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Windows 7: what processes are considered by task manager to be critical

01 Jan 2015   #1
Keyes

Windows 7 Home Premium 64 bit
 
 
what processes are considered by task manager to be critical

I.e, the ones that give you the system will shutdown immediately warning if you try to end them.

These are the only ones that give me the warning.

Csrss.exe
smss.exe
wininit.exe

I would have thought lsass.exe or winlogon.exe would give these warnings. Why is it that they dont recieve warnings? Is there a complete list of processes that are considered critical like this?


My System SpecsSystem Spec
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01 Jan 2015   #2
Callender

Microsoft Windows 7 Home Premium 64-bit 7601 Multiprocessor Free Service Pack 1
 
 
List of critical processes

Well I don't know the full list but here's some to get you started.

Two screenshots - the first with critical processes hidden and the second one with critical processes shown.

No critical processes in this screenshot:
what processes are considered by task manager to be critical-uvk-critical-hidden.jpg
The processes that are not highlighted in the screenshot below are critical - at least according to UVK:
what processes are considered by task manager to be critical-uvk-critical-shown.jpg


My System SpecsSystem Spec
01 Jan 2015   #3
Keyes

Windows 7 Home Premium 64 bit
 
 

Well I am going by task managers list, the ones that bring up the warning. Is it just the 3 i mentioned or should others like lsass do it as well?
My System SpecsSystem Spec
.

01 Jan 2015   #4
Callender

Microsoft Windows 7 Home Premium 64-bit 7601 Multiprocessor Free Service Pack 1
 
 
Critical Processes

Quote   Quote: Originally Posted by Keyes View Post
Well I am going by task managers list, the ones that bring up the warning. Is it just the 3 i mentioned or should others like lsass do it as well?
Sorry but I don't use task manager to kill proccesses so I never see the warning that you mention. I might use it to close an application though. I tend to use UVK or Process Hacker instead and sometimes Process Explorer.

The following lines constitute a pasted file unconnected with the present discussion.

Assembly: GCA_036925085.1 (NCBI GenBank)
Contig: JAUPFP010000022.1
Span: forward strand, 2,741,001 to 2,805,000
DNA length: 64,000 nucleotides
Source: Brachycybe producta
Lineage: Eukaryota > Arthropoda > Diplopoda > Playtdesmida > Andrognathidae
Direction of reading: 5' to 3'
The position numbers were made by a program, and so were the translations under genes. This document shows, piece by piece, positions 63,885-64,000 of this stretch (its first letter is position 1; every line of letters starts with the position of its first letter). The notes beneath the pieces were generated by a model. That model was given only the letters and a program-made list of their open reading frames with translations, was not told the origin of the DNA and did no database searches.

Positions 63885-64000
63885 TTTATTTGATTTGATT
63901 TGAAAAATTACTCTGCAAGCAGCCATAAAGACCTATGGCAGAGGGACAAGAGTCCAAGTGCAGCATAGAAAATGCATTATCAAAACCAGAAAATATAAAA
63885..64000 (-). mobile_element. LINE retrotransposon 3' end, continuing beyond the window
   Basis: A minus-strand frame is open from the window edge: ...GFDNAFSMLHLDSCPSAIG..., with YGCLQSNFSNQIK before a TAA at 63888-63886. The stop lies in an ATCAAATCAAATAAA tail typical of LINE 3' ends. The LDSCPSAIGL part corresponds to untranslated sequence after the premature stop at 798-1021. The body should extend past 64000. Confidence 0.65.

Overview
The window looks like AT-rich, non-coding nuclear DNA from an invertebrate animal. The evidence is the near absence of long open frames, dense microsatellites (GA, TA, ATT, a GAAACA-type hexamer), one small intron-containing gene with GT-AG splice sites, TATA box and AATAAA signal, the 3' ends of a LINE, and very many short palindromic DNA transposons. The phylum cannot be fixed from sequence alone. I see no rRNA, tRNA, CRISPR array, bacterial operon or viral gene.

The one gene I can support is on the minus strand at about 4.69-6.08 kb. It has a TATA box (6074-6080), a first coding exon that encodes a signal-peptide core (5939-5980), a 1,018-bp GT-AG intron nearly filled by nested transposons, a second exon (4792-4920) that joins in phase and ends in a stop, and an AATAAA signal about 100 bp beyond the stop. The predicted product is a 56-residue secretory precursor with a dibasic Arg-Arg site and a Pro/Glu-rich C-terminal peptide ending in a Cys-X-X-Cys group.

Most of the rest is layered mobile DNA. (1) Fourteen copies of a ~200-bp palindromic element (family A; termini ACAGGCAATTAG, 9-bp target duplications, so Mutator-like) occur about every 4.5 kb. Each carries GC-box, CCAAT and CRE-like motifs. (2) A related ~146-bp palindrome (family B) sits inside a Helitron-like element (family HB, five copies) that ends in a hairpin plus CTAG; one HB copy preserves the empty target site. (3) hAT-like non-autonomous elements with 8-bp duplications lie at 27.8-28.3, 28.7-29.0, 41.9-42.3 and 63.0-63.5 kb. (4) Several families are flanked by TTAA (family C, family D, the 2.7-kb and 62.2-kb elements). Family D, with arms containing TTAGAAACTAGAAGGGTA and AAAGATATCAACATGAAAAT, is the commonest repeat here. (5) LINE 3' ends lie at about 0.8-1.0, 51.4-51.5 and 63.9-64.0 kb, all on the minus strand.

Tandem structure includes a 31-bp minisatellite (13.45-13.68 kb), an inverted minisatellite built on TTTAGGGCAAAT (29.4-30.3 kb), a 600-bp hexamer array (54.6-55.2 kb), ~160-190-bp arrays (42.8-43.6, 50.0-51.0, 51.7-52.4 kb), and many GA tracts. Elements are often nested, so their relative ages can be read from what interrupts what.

According to UVK lsass.exe is critical. I see that I missed that one in my earlier screenshot so on that basis you should manually compare the two screenshots - which is what I did but missed one process at least!

Note   Note
Edit: I didn't miss it. I'm just getting slightly confused.


I did some digging. Acording to this article the following applies:

Windows 7 Startup

Quote from the article

Critical processes that must keep running:

Windows has many critical processes that cause Windows to crash if they fail. That is unless Windows has booted in debugging mode in which case the debugger will appear:
System process for the Kernel (NTOSKrnl.exe) !
The Session Manager Sub-System (SMSS.exe) !
Client Server Runtime Sub-System (CSRSS.exe) !
Windows Logon (WinLogon.exe) !
Windows Init (WinInit.exe) !
Windows Logon User Interface Host (LogonUI.exe) for RDP only !
Local Security Authority Process (lsass.exe) !
Service Control Manager (Services.exe) !
Service Host (svchost.exe) with RPCSS or Dcom/PnP !
Desktop Window Manager (DWM.exe) !
plus other optional processes such as performance monitoring ! or Internet Information Server (ISS) !
My System SpecsSystem Spec
01 Jan 2015   #5
Pyprohly

Windows 10, Windows 8.1 Pro, Windows 7 Professional, OS X El Capitan
 
 

Just tried killing wininit with:
Code:
taskkill /im wininit.exe /f
first BSOD ever .

Now I'm curious to uncover more of these so called 'critical' processes that are protected by task manager (and CMD (exception: the above command)). I couldn't find such a list online... but that does not mean we can't make one...

Callender, I was able to kill each one of those so called critical system processes you've indicated, no probs. -- so we can mark those ones off the list for sure.


A batch file could be utilized to find critical processes; loop through the tasklist, attempt to kill each task and see wheather it was sucessful in doing so.